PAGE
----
Epic Games has been almost excessive in its praise for the PS5, repeatedly claiming that the machine will be able to revolutionize gaming in ways that not even powerful PCs could accomplish. Well, the Fortnite publisher has finally put its money where its mouth is — or, rather, Sony has. In a $250 million dollar deal, Sony has purchased a minority stake in Epic Games, binding the two companies more closely together than ever before.
Information comes from an Epic Games press release, which states that the deal “cements an already close relationship between the two companies and reinforces the shared mission to advance the state of the art in technology, entertainment and socially-connected online services.” The statement doesn’t say specifically why Sony wants partial ownership of Epic — particularly since Sony already owns a number of game studios outright — but common sense suggests that Sony believes an Epic partnership could earn money in a way that a first-party studio couldn’t.
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However, there is one interesting bit of wording in the press release, and it doesn’t have much to do with games at all:
“This investment allows Sony and Epic to aim to broaden their collaboration across Sony’s leading portfolio of entertainment assets and technology, and Epic’s social entertainment platform and digital ecosystem to create unique experiences for consumers and creators,” the statement reads.
“Social entertainment platform” could very easily be referring to Fortnite’s increasing presence as a nonviolent social platform rather than a shooter game. Between major concerts and a combat-free, digital hangout mode, Fortnite has overtaken Facebook and Instagram as the place where teens and tweens most want to congregate online.
This might be a good time to point out that Sony actually tried a very similar experiment back on the PS3, with PlayStation Home. This PS3 program let users customize their own avatars, then set forth into a customizable digital space where there were no objectives, just a chatroom with prettier graphics. The service never really took off, but Sony put quite a bit of time and effort into it, suggesting that the company predicted the rise of digital hangout spaces at least 10 years before the phenomenon took off. It’s not so surprising that Sony would want to try again.
As far as what this means for the PS5, it’s unclear. Fortnite is a confirmed PS5 title, but it will also be out for the Xbox Series X, and it’s not going anywhere on PC or current-gen consoles. But some kind of exclusive game or service would hardly be unprecedented. The language in the press release makes it sound like the latter is more likely.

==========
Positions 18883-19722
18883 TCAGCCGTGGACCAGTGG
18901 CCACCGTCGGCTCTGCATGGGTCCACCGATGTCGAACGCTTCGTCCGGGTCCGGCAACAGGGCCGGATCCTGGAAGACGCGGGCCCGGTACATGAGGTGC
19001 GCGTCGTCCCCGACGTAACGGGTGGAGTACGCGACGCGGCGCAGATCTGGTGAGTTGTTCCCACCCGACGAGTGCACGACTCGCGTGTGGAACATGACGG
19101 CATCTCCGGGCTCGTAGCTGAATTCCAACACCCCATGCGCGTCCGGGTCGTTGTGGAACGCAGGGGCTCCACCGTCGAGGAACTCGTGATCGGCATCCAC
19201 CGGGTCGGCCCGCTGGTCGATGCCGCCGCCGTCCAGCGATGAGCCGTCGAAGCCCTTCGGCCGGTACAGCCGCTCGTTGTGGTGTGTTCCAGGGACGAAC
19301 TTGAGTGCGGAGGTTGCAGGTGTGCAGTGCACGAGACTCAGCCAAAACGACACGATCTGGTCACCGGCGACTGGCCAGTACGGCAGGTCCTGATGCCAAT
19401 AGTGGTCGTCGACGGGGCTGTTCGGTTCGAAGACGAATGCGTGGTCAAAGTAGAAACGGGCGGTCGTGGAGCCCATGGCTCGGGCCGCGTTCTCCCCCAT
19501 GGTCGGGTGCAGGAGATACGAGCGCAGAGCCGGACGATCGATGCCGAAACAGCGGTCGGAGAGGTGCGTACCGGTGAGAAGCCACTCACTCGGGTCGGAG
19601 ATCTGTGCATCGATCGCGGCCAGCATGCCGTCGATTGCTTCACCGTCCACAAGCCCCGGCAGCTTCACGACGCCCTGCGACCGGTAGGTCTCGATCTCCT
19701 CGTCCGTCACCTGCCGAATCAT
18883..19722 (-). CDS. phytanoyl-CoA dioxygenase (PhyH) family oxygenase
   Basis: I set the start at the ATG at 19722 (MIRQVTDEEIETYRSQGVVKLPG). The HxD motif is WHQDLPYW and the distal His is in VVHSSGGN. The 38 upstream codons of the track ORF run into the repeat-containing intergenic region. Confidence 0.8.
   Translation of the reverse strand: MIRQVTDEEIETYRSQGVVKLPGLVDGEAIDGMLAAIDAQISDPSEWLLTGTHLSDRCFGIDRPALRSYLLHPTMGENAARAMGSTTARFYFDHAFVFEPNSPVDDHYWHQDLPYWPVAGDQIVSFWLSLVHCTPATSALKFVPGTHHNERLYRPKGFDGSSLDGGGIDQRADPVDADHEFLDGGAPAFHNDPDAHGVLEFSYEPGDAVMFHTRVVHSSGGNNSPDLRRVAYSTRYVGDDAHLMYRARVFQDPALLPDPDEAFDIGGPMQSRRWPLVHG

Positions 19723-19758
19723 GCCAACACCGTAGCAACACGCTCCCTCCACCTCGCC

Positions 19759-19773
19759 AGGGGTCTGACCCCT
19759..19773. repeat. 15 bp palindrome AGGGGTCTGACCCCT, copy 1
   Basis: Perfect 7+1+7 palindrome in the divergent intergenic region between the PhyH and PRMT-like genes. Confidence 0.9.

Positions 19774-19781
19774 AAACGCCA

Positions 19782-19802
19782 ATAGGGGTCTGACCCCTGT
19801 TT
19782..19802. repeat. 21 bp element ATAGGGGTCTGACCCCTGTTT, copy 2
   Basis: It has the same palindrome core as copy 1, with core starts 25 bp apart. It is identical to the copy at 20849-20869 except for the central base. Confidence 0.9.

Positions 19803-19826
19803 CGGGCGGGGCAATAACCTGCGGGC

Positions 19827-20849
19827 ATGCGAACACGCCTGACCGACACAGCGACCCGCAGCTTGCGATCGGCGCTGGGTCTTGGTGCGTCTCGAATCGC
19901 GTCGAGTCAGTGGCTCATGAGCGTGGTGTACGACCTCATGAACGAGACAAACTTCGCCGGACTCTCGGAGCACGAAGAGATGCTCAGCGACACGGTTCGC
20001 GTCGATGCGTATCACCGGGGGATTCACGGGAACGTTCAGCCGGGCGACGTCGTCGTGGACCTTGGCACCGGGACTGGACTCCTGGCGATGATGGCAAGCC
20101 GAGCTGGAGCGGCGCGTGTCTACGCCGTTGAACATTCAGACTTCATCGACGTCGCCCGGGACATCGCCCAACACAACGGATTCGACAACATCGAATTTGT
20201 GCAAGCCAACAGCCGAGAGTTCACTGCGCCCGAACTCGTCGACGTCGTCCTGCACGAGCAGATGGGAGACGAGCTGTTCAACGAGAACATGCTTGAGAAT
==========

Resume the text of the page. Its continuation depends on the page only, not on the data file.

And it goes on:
“Through our investment, we will explore opportunities for further collaboration with Epic to delight and bring value to consumers and the industry at large, not only in games, but also across the rapidly evolving digital entertainment landscape,” said Kenichiro Yoshida, who is the president and CEO of Sony.
Likewise, Epic’s CEO, Tim Sweeney, suggested that the collaboration would encompass “gaming, film and music.”
Epic Games has already produced a PS5 exclusive, of sorts, with its tech demo Lumen in the Land of Nanite. It’s not a real game, but it does represent the first time that the general public ever saw gameplay running on a PS5. Whether the next Sony-Epic collaboration is a traditional game or a more experimental social platform, we’ll have to wait and see. But we’ll probably have some more information before holiday 2020, when the PS5 is slated to launch.
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Marshall Honorof is a senior editor for Tom's Guide, overseeing the site's coverage of gaming hardware and software. He comes from a science writing background, having studied paleomammalogy, biological anthropology, and the history of science and technology. After hours, you can find him practicing taekwondo or doing deep dives on classic sci-fi.